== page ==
The arc of Dark City's narrative and aesthetic is that the paranoia of film noir gives way to the constructive imagination of science fiction. The film is very forward about its genre concerns, and it doesn't make any attempt to hide what it takes from its many, many influences; it borrows images almost shot-for-shot from Katsuhiro Otomo's Akira, Terry Gilliam's Brazil, Edward Hopper, and, perhaps most importantly, Fritz Lang. You could argue that influences from Alien and Blade Runner are also present, though less obvious.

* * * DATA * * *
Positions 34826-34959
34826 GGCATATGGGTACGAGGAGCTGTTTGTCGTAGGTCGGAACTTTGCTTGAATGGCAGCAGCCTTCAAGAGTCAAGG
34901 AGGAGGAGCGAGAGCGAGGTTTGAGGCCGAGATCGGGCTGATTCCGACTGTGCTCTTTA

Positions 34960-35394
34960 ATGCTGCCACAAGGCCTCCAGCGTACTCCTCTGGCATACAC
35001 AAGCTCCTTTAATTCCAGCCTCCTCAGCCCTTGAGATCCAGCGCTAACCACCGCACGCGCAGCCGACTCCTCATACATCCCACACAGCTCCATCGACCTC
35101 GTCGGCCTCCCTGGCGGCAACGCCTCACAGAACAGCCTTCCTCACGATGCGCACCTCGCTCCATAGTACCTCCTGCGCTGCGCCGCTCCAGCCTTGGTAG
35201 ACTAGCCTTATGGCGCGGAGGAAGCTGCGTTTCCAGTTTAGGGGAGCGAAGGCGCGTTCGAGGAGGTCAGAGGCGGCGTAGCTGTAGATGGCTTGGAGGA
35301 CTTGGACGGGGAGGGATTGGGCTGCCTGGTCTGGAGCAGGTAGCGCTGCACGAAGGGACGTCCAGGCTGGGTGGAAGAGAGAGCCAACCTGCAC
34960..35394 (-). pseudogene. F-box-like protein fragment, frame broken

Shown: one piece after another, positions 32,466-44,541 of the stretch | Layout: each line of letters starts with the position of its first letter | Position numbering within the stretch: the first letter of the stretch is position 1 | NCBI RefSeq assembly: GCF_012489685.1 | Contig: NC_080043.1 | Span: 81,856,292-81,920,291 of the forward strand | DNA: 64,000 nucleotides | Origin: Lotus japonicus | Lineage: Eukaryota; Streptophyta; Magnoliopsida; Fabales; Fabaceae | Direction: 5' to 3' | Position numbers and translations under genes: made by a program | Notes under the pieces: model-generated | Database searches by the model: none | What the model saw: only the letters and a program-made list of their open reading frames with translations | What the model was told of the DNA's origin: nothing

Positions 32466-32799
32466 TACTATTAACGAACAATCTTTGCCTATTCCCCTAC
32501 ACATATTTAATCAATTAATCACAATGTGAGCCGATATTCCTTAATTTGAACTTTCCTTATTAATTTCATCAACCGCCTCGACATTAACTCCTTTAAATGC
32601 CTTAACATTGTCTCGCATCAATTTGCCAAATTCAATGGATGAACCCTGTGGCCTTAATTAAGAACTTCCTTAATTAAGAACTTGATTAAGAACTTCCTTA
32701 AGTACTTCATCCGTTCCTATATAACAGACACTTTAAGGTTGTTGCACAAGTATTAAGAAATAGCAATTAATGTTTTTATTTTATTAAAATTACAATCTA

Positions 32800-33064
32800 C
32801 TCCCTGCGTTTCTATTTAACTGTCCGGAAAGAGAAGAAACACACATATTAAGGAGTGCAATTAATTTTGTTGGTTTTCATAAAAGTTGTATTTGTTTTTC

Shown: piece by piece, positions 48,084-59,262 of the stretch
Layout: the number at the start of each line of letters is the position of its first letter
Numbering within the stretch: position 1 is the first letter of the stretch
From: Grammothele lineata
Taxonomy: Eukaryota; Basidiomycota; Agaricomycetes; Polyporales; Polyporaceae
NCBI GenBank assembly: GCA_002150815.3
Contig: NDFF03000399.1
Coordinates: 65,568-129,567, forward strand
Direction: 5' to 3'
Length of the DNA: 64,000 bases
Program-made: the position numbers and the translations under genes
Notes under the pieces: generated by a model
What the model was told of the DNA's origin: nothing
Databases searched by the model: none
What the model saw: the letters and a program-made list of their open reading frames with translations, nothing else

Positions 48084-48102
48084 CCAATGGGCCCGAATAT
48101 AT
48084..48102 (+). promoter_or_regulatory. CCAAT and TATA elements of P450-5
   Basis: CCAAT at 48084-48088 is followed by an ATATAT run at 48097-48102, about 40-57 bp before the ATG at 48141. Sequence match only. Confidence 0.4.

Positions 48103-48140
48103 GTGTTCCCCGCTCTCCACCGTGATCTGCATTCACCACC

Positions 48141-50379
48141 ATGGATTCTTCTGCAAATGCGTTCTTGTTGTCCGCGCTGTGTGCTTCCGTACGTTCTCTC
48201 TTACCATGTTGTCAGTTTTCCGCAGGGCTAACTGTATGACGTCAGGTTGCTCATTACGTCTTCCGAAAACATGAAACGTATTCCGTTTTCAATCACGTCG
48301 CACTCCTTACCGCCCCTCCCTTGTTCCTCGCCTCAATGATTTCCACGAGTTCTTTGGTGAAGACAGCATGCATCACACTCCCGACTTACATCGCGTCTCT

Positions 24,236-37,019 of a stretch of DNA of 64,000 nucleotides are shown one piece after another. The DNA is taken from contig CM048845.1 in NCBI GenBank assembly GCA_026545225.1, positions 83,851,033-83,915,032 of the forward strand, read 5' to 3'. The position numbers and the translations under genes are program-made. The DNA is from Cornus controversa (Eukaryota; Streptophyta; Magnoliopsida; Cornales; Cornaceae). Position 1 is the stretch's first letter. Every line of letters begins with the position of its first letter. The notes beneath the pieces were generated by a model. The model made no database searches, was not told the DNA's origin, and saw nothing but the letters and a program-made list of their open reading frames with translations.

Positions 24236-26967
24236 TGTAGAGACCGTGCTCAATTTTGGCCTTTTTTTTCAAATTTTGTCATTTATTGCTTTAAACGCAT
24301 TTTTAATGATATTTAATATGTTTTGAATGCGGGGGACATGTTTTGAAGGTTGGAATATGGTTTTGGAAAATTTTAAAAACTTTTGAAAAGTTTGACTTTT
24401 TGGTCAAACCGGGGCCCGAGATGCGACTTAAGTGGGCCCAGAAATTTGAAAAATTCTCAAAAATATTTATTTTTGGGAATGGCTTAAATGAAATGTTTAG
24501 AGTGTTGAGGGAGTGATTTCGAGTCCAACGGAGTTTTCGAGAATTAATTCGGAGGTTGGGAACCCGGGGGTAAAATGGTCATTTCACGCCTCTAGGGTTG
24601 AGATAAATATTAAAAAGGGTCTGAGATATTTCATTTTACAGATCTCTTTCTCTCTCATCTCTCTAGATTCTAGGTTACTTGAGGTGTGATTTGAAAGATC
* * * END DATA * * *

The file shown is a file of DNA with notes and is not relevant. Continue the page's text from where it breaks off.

There are things not to love about Dark City. The performances will be overbearing to some, and others will be put off by the artificiality of how it all looks (though still others would argue that this is not inappropriate). But it's a remarkably entertaining spectacle, and one that's had a fair enough amount of influence.

It's vital that viewers of Dark City watch the Director's Cut, not the theatrical cut, as the opening narration of the theatrical cut damages the film severely.